One day of Latvian history
- 12 sights
This is a route for those ready to devote the whole day to exploring the history of Latvia. It is advisable to walk at least part of the distance and to use public transport in some sections along Brīvības Street and Tram Line No. 1.
Freedom MonumentThe Freedom Monument has been standing tall and proud in central Riga for over 80 years. The granite, travertine and copper monument symbolizes the desire of the Latvian people for freedom and independence. The monument was designed and built by sculptor Kārlis Zāle and constructed using donations from the people.
The Corner House It is no surprise that this building, originally called the Teteris Building, is having problems finding new tenants – as its basements and hallways hold terrifying and sad stories of the past. The building was designed in the national romanticism and Art Nouveau style by architect Aleksandrs Vanags (1873-1919) and was constructed in 1911. The building was initially meant to serve as a rental building, with shops on the ground floor.
Daile TheaterEvery great director needs his or her own theater, and this was the dream of one of the fathers of Latvian theater and the founder of the Daile Theater (1920) Eduards Smiļģis (1886-1966). It was him who insisted that the new theater building must be built on Brīvības Street 75 (then called Lenin Street), and helped architect and interior designer Marta Staņa (1913-1972) win the tender for the building’s design in 1959.
Riga Latvian Society BuildingThe Riga Latvian Society (RLS) is the oldest Latvian organization in the world. It has had an outstanding role in the history of the Latvian nation, and thanks to it several notable Latvian educational, culture and science institutions, which still work today, were founded.
Riga Central MarketFor almost 90 years, the Riga Central Market has served as the heart of Riga – always full of life, always colorful and always busy. When the market was unveiled in 1930, it was not only the largest, but the most modern in Europe, and it still serves its original purpose to this day.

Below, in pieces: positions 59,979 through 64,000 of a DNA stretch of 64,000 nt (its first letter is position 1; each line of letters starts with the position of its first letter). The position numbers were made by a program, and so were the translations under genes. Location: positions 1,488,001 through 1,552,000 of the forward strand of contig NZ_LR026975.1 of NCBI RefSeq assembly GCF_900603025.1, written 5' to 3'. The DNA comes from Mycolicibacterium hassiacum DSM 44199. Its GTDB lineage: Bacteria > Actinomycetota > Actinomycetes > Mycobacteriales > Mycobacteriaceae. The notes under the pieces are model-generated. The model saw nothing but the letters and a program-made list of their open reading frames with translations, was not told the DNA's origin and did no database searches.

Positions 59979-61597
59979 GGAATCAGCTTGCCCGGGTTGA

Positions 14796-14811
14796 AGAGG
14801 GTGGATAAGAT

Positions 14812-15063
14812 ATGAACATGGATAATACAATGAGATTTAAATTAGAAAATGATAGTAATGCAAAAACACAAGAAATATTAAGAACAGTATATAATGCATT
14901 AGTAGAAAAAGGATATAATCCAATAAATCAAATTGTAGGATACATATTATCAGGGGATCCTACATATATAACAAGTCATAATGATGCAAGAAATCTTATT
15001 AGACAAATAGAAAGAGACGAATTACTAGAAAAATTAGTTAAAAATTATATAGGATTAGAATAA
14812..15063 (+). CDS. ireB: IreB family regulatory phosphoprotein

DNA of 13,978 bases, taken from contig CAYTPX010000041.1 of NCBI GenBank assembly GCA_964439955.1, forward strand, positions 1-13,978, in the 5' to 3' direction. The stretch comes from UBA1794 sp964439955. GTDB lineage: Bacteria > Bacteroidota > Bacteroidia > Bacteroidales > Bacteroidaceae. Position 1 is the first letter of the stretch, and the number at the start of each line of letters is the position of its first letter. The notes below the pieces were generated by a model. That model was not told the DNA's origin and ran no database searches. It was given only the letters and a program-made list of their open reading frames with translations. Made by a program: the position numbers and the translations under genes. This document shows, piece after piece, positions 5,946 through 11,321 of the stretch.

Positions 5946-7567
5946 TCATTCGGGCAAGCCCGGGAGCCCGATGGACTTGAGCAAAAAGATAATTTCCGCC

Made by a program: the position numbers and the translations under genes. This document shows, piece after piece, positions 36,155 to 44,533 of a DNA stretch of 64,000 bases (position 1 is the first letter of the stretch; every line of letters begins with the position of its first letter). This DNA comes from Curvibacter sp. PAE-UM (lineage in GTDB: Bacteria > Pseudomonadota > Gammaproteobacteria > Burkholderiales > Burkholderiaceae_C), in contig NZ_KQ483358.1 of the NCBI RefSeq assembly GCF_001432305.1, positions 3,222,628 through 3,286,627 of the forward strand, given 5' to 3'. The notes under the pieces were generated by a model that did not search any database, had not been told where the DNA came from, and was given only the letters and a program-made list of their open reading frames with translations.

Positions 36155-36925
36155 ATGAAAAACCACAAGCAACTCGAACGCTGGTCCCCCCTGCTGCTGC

November 11th EmbankmentLatvians calls the Daugava the “river of fate”, with many fateful moments in history having taken place on its banks. On January 13, 1991, about half a million people gathered by the Daugava River in Riga to express their support for the Lithuanian people, who were attacked by Soviet special forces the night before, as well as express their support for the continuation of Latvia’s path towards independence.
Latvian National Library, closed until 7.12.2020Already in 1928, the necessity of constructing a special building to hold the Latvian National Library was discussed. However, only in 1988 was the decision made for its construction on the left side of the Daugava River – between the Akmens and Dzelzceļš bridges.
Victory Park and Victory MonumentWhat has Victory Park not seen during its existence! Work on the park began in 1909 as a landscape park, and was called Peter Park, but over the years the park’s name changed on various occasions and served as a venue for military parades, and even hosted the Song Festival in 1938.
Sudrabkalniņš – memorial for fight against Bermondt armyMade of granite blocks from the Daugavgrīva Fort, as well as leftover granite from the Freedom Monument Project, this memorial at Sudrabkalniņš is dedicated to the soldiers of the Riga 6th Infantry Regiment, which in November of 1919 fought here the forces of Commander Pavel Bermondt-Avalov (1877-1974), and despite being outnumber and outgunned defeated the warlord.